A Secure, Uniform Social Security Card A 'How to Do It' Study

By David Simcox
Published in The Social Contract
Volume 9, Number 2 (Winter 1998-1999)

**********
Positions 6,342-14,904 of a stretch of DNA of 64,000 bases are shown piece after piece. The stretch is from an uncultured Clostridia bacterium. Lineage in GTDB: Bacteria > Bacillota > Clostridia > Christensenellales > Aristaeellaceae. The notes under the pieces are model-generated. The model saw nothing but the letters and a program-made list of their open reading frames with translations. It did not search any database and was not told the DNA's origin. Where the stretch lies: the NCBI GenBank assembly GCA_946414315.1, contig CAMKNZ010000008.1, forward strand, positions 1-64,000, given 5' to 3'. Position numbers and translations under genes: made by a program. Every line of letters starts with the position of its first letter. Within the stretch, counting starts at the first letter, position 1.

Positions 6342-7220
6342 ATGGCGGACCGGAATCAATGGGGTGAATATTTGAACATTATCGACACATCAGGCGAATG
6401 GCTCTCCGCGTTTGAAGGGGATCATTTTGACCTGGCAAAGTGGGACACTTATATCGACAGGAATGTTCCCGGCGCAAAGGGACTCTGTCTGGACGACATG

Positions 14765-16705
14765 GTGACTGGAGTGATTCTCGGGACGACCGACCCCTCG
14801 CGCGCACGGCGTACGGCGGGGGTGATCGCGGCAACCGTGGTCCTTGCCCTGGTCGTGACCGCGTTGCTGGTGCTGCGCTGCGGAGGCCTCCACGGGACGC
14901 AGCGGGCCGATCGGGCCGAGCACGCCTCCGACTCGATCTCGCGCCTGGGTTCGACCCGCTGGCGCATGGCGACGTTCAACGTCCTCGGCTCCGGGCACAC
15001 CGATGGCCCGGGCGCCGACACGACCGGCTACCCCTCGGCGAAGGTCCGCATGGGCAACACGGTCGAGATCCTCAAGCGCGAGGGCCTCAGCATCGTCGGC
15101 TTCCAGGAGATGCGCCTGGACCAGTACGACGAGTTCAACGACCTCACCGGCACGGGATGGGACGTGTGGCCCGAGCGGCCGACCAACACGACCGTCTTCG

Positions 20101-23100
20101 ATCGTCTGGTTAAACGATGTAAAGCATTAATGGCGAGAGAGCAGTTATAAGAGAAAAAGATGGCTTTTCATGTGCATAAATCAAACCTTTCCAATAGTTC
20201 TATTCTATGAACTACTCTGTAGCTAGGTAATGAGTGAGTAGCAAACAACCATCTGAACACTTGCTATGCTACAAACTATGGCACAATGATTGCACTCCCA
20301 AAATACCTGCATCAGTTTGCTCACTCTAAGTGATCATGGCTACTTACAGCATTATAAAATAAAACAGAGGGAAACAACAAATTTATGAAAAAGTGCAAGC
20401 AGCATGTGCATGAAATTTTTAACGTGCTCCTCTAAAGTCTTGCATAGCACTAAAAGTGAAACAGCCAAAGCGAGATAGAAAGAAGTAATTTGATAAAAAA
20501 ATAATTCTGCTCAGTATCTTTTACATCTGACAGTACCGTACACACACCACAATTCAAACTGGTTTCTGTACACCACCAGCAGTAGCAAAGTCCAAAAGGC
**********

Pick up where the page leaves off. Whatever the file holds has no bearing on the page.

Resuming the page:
Issue theme: "Secure identification and immigration enforcement"
http://www.thesocialcontract.com/artman2/publish/tsc0902/article_1004.shtml